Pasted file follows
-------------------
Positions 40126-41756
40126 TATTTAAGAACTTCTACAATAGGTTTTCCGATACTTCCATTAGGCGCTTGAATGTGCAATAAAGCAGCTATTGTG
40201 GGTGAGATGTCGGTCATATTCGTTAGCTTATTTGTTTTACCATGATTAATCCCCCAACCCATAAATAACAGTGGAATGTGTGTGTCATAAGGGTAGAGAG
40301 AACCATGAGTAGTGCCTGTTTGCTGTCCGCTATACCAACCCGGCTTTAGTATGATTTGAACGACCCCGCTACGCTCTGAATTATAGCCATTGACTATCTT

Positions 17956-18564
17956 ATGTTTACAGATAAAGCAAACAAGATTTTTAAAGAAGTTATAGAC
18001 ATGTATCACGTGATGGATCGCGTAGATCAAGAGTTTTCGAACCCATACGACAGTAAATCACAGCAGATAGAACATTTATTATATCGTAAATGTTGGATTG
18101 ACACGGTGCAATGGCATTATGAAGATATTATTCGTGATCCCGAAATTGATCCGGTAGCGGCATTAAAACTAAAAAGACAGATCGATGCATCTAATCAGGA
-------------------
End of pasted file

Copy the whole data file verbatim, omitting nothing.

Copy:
Positions 40126-41756
40126 TATTTAAGAACTTCTACAATAGGTTTTCCGATACTTCCATTAGGCGCTTGAATGTGCAATAAAGCAGCTATTGTG
40201 GGTGAGATGTCGGTCATATTCGTTAGCTTATTTGTTTTACCATGATTAATCCCCCAACCCATAAATAACAGTGGAATGTGTGTGTCATAAGGGTAGAGAG
40301 AACCATGAGTAGTGCCTGTTTGCTGTCCGCTATACCAACCCGGCTTTAGTATGATTTGAACGACCCCGCTACGCTCTGAATTATAGCCATTGACTATCTT

Positions 17956-18564
17956 ATGTTTACAGATAAAGCAAACAAGATTTTTAAAGAAGTTATAGAC
18001 ATGTATCACGTGATGGATCGCGTAGATCAAGAGTTTTCGAACCCATACGACAGTAAATCACAGCAGATAGAACATTTATTATATCGTAAATGTTGGATTG
18101 ACACGGTGCAATGGCATTATGAAGATATTATTCGTGATCCCGAAATTGATCCGGTAGCGGCATTAAAACTAAAAAGACAGATCGATGCATCTAATCAGGA